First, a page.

I had made great progress with the yard work last weekend, but of course, there were now new day lilies from the ladies in Verona to be planted... (Here, I'm surveying the task ahead and in my field of vision I'm expecting to see a cheeper or two parading through the yard and instead I see a turkey.)

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And, too, I'm expecting a sentimental (if not large) order from White Flower Farm in Connecticut -- they were the first company that I knew of that sold perennials in the States back in the late 1980s and every time I start a new bed, I buy a few things from them in grateful appreciation for all that they did to get people interested in creating perennial beds.

And finally, I overheard someone commenting the other day that the most fragrant day lily they had ever encountered was something with the incredibly romantic (in my view) name of Prairie Moonlight and isn't it too bad that you can't buy it anywhere around here... Well now, the Internet can easily solve the hunt down for this and I got a box from Oakes Daylilies in Tennessee with a few Moonlights just this week. (I love greenhouses that include a free surprise with your order -- from Oakes, I got a day lily with the less enchanting name of First Lady Barbara, though Ed reminded me that the person whose name the lily holds is a sweet old lady who probably deserves to have at least a flower named after her.)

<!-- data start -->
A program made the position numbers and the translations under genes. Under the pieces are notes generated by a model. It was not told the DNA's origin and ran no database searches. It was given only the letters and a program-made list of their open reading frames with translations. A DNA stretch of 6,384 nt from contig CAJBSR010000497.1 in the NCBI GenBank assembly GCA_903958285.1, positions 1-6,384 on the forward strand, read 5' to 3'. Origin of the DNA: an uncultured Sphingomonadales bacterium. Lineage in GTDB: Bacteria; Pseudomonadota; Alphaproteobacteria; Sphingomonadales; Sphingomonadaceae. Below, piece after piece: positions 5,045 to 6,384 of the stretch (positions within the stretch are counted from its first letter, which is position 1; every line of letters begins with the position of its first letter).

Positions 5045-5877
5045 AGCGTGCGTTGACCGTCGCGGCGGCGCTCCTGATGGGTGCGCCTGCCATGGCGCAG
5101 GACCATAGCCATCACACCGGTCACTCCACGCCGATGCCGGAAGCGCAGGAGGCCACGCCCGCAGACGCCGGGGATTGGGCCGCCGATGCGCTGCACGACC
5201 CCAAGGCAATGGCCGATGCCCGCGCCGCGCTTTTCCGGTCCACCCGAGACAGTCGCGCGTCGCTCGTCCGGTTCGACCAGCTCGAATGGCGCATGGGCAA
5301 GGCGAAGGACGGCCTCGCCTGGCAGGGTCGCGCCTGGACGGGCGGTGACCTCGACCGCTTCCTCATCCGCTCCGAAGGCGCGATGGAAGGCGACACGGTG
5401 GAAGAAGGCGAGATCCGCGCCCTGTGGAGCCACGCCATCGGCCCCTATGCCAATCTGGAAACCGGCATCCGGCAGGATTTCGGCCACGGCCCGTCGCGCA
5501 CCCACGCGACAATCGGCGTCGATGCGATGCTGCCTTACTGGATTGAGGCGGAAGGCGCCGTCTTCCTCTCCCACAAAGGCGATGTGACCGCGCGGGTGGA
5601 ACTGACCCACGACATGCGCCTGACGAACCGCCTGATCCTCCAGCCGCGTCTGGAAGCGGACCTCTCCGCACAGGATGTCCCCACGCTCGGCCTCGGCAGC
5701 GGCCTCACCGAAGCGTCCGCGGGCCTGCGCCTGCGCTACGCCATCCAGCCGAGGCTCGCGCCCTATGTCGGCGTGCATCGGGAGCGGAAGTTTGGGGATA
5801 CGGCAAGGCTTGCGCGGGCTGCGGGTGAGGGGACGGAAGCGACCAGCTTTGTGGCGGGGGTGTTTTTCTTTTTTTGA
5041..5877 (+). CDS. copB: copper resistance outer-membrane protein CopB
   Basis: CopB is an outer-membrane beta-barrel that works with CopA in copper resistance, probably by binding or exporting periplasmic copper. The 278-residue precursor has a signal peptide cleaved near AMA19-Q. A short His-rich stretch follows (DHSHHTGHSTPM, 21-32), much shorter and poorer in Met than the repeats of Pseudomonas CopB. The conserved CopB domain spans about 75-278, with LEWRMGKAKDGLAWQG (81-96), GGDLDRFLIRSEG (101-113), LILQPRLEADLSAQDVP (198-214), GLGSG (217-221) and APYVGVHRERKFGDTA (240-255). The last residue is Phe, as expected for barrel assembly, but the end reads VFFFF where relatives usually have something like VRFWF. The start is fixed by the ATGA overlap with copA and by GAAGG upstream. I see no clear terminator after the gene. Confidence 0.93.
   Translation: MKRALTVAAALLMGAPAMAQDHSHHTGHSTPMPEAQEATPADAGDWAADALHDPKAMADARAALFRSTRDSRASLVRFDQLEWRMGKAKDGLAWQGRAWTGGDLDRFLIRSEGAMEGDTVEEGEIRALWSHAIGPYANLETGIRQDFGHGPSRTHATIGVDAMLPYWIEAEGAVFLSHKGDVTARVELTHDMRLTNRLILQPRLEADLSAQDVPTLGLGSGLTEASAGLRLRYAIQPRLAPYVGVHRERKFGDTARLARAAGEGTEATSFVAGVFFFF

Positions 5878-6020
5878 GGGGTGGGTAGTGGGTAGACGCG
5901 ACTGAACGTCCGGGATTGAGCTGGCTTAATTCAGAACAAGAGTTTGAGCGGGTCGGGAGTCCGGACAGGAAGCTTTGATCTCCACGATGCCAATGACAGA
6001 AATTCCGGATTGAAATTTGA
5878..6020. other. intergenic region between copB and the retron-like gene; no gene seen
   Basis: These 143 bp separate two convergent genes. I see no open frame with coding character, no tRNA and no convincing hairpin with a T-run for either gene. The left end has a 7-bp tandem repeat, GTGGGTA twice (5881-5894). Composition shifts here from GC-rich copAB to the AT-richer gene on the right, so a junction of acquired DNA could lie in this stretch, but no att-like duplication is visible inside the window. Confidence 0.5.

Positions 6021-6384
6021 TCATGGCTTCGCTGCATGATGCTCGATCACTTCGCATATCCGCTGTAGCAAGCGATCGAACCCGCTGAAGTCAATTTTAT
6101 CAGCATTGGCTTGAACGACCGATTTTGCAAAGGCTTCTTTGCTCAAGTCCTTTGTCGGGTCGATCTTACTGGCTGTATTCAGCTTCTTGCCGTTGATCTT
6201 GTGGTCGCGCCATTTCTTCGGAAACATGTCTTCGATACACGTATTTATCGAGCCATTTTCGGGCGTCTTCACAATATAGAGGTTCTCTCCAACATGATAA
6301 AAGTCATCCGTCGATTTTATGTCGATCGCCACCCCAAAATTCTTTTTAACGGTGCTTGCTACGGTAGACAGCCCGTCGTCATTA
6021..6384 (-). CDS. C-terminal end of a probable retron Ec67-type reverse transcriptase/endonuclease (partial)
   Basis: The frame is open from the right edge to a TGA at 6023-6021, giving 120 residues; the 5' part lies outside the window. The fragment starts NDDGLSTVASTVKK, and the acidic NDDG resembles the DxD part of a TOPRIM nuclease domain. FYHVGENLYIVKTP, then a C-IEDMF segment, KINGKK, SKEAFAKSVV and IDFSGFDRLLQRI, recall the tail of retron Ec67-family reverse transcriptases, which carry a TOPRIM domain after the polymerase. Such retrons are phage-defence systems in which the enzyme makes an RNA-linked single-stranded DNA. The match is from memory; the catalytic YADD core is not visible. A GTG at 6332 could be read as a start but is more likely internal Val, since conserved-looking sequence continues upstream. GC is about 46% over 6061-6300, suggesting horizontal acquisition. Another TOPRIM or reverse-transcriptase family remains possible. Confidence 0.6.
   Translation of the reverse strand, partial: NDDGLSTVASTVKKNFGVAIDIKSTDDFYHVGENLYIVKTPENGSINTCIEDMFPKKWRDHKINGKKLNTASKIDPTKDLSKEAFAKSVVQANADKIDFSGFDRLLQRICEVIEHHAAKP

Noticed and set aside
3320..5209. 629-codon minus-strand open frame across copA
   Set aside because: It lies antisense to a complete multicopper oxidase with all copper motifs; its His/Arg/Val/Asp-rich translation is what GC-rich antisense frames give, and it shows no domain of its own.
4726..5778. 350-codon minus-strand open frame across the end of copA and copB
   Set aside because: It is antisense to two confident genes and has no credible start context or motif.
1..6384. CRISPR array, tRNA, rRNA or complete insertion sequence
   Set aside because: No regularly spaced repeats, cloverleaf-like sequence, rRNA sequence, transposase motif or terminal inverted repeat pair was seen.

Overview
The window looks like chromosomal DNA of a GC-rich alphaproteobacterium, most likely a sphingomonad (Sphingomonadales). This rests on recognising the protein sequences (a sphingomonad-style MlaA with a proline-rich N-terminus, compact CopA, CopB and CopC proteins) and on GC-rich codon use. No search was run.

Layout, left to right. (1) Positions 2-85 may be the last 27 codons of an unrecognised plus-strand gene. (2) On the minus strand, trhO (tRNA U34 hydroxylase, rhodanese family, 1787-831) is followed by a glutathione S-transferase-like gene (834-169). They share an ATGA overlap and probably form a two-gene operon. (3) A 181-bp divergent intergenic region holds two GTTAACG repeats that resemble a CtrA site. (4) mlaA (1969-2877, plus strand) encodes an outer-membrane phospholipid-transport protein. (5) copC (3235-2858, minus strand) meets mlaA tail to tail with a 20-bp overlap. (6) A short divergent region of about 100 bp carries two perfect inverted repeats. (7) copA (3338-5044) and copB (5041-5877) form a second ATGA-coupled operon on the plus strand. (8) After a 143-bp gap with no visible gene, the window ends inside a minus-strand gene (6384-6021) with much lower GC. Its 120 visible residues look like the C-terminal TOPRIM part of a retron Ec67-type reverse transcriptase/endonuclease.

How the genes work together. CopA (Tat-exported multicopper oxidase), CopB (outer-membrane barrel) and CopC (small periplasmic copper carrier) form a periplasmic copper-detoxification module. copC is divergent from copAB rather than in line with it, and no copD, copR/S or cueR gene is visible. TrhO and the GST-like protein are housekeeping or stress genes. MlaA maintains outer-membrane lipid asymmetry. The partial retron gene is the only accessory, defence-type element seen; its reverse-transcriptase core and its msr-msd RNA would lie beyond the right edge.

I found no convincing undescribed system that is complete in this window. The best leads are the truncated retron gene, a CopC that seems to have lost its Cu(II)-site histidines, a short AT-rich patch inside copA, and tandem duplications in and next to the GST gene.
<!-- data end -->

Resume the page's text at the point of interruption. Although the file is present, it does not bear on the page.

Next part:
In the course of my work, I did look up occasionally -- for instance, when Ed said with surprise -- you know, the cheepers love the fallen petals from the pear tree! (By the way, in answer to a reader question -- yes, the same chicken delivers the same color of egg, so I can tell who may be slacking, given that our four girls have different egg shell pigmentation.)

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And since I did some spot improvements around the path to the farmhouse, I paused to take a picture there, not because it was the most beautiful moment (there were many others equally beautiful), but because I typically hang my camera on the curly willow branch when I am outside, which puts me exactly in this pot when I retrieve it.

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Oh, and let me include a photo of the bulb flowers -- the survivor tulips and the ever awesome daffodils, because they still are incredibly gorgeous and abundant.

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In the evening, Snowdrop comes with her mom (dad's working) for supper.

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I am thrilled to see them walking up the path, but all the commotion alerts the cheepers of her presence and they rush over to greet her (they do associate her with the good things in life -- eg stale bread) and she rushes to greet them and of course, neither can give what the other wants (they want bread, she wants to snuggle with them), but there is joy in that greeting anyway. They know she will at some point bring bread and she knows that in their feathered hearts she retains a special place.

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(Speaking of a special place in the heart of another...)

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Yes, the girl is all smiles tonight.

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She eats with enthusiasm: pasta with lemon shrimp? Yum! Cooked carrots? Yes!

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Final minutes of play...

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... and then I drive these two home.

First day of May. How quickly it zipped by!